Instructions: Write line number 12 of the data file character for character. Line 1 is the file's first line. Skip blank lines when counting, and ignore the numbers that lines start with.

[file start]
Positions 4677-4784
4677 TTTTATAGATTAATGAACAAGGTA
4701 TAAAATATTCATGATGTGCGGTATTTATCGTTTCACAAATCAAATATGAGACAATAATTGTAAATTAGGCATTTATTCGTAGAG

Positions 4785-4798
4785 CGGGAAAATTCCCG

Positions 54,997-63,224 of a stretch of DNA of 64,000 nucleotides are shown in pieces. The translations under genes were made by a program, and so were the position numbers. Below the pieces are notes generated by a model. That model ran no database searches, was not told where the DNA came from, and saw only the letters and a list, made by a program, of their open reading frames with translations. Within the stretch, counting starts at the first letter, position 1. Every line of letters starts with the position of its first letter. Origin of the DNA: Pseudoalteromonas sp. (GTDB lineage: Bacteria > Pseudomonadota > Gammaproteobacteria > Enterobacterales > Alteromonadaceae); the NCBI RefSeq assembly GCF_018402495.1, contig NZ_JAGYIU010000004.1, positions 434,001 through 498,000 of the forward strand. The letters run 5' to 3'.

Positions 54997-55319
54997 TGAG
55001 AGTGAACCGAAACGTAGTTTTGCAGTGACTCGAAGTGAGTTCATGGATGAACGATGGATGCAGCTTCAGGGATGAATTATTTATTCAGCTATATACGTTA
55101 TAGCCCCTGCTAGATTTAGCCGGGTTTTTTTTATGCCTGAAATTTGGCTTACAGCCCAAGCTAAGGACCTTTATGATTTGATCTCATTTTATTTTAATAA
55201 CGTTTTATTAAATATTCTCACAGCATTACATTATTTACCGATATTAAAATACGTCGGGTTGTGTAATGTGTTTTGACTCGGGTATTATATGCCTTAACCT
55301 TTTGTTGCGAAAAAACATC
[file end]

55301 TTTGTTGCGAAAAAACATC